Message #2129

From: Melinda Green <>
Subject: Re: [MC4D] Calculating the number of permutation of 2by2by2by2by2 (2^5)
Date: Wed, 09 May 2012 22:08:38 -0700


I’m sorry that I have exasperated you. I really don’t mean to argue
anything and I believe that I get what you are saying. I think the
tension is due to the fact that each of us is interested in related but
different concepts here. In the 2D case you see 24 distinct states in a
way that is both mathematically clean, meaningful and interesting to
you. I on the other hand see only 8 states that are interesting to me,
however messy they may be to count.

Regarding recolorings, please don’t think that I care about the
particular colors. I only care about the patterns that they create.
Perhaps we can clear this up by talking about those color pairs that are
important to you. Imagine a pristine cube. If you swap two opposite sets
of stickers, then you feel that nothing has changed even though you
can’t rotate the whole cube to match the original colors. (Perhaps you
mean to allow only an even number of pair swaps.) For the things that I
care about, definitely nothing has changed when you do that because the
puzzle is still in what I consider to be *the* solved state which I
define as the one in which all sides have a single different color. For
that matter I am also perfectly happy swapping the stickers of two
adjacent faces because that gives the same result as when swapping
opposite sides. The puzzle remains solved.

Unless I’ve just said something whacky, I think we can leave it at that.
At least I hope so!

On 5/9/2012 9:11 PM, David Vanderschel wrote:
> Melinda wrote:
>> On 5/7/2012 6:34 PM, David Vanderschel wrote:
>>> Melinda wrote:
>>>> It sounds like we are getting closer to closure.
>>>>> Does this mean that you now understand why you must
>>>>> maintain the pairs of opposing colors when reassigning
>>>>> sticker colors? With all my effort at trying to explain
>>>>> it for you, I was hoping for an "I see now!" I was also
>>>>> hoping that you would realize that it is easier to talk
>>>>> about conjugation by a symmetry than to get involved in
>>>>> talking about remapping sticker colors, which are
>>>>> actually somewhat tangential to the real problem.
>> I’m not sure that I feel much closer to that "ah ha" moment
>> but I do feel as if we are converging on a story that will
>> feel right for all of us.
> Unfortunately, I can tell from your later questions that you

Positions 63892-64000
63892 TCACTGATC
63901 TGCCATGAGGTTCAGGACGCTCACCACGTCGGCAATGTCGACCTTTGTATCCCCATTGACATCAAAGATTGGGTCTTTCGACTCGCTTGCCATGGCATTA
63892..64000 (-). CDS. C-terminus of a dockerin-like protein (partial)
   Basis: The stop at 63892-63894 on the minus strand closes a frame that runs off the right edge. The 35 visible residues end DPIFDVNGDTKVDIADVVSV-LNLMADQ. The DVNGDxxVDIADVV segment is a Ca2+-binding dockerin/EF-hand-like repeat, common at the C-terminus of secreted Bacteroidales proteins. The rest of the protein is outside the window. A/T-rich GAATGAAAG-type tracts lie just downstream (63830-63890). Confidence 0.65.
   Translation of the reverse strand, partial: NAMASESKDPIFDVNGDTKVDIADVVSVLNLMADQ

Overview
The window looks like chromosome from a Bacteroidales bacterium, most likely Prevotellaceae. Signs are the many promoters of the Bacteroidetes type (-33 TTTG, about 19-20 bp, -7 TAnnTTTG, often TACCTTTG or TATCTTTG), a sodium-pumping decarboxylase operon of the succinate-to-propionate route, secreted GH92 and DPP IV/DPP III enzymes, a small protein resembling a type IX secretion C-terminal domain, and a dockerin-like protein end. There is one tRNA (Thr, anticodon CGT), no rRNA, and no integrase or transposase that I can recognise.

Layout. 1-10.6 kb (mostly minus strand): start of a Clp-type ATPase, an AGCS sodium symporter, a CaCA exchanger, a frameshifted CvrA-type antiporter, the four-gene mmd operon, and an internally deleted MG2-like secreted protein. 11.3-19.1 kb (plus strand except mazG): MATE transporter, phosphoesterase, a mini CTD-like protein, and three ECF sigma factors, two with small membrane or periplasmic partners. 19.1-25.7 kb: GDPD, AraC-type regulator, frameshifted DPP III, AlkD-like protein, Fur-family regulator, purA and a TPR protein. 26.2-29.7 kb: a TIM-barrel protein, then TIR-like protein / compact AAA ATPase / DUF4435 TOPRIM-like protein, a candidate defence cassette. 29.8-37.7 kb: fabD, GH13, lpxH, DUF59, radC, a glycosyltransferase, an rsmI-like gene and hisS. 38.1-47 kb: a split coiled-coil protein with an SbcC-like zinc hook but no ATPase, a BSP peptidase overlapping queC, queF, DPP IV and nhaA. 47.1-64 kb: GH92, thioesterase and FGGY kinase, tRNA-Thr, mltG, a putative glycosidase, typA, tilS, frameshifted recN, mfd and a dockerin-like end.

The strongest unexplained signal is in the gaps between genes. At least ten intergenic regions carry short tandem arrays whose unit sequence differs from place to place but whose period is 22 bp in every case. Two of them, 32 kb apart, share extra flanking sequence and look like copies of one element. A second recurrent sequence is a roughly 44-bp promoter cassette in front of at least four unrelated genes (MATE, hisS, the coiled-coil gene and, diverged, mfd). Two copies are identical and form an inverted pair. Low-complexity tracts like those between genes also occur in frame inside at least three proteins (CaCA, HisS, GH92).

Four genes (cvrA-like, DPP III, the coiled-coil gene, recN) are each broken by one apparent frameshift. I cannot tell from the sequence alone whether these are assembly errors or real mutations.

> have yet to get it.
>> If conjugation is the operation that allows us to compose
>> all the symmetries into one state space, then it does feel
>> like a useful way to describe what we are doing.
> I don’t think there is any "if" to it. However, I am not
> sure that I can interpret your "compose all the symmetries
> into one state space" meaningfully. In particular, we are
> not composing symmetries. Without reducing to the
> equivalence classes of states related by conjugation by a
> symmetry, we have a perfectly meaningful state space; and I
> don’t really understand why you are fighting it. Why do you
> suppose Dan Hoey titled his article "The _real_ size of cube
> space"? It is because the approach of regarding states as
> distinct just by sticker color arrangement was already well
> established even back in ‘94. He was "injecting the
> complication" of grouping those states which were related by
> conjugation by a symmetry, and he realized that that was not
> the accepted approach. His observation became relevant to
> those who were actually trying to analyze relationships
> between _particular_ states for the conventional 3D puzzle
> because the reduction actually brought the problem into a
> range that was computationally feasible. When we are just
> interested in counting distinct states, that is not our
> issue. You get just as good a sense of how many states
> there are without the much more complex additional reduction
> by a factor somewhat less than n!*2^n.
> I think the important thing about the distinction is that,
> when we reduce to equivalence classes of the (first pass)
> distinct states with the conjugation approach, we are
> focusing more on the nature of the _process_ (aka permutation)
> which gives rise to a state rather than to the state itself.
> The result of that process depends on the initial
> orientation of the pile.
>>>> The main MC4D page claims to give the exact counts for
>>>> the 3D and 4D puzzles. Is that not true? If not, then I
>>>> need to change it.
>>>>> It is true. Also the counts that David Smith came up
>>>>> with for 5D are intended to be exact. (I am not ruling
>>>>> out the possibility of an error.) As I said, the
>>>>> problem that Eric and David were solving is much more
>>>>> straightforward and admits a precise answer. The
>>>>> problem only arises when you start trying to get the
>>>>> number of equivalence classes of the distinct states
>>>>> they counted that are related through conjugation by a
>>>>> symmetry, which is the complication that it would seem
>>>>> you were trying to inject. That would result in a
>>>>> reduction of Eric’s and David’s numbers by a factor
>>>>> close to (but less than) n!*2^n. But it is not
>>>>> practical to do that in an exact sense.
>> I am not trying to inject a complication, rather I am trying
>> to account for what appears to be an error in our claim. I
>> certainly don’t want to count two states as unique when they
>> share all the same properties other than handedness. I
>> understand that attempting to account for this one rare
>> symmetry won’t change the state count by much and that maybe
>> it is currently impractical to attempt to do that.
> Melinda, it is not an error! The configurations are truly
> different in the sense that no amount of reorientation will
> cause a matchup of sticker colors all around. There is no
> unavoidable reason to want to regard the assignment of
> sticker colors as being mutable.
>> This may be covered in previous messages, but would you
>> please explain how you derive the n!*2^n and why it is not
>> (n-1)! as I had thought?
> Melinda, I am losing patience on this one. Brandon tried to
> explain it in his recent post. Nan mentioned it in that old
> one I cited. It comes down to the fact that many of the
> remappings of sticker colors you are proposing are just not
> physical - the puzzles can’t do that! In particular, the
> two sticker colors that are on the same axis in initial
> state must always be on the same axis no matter how you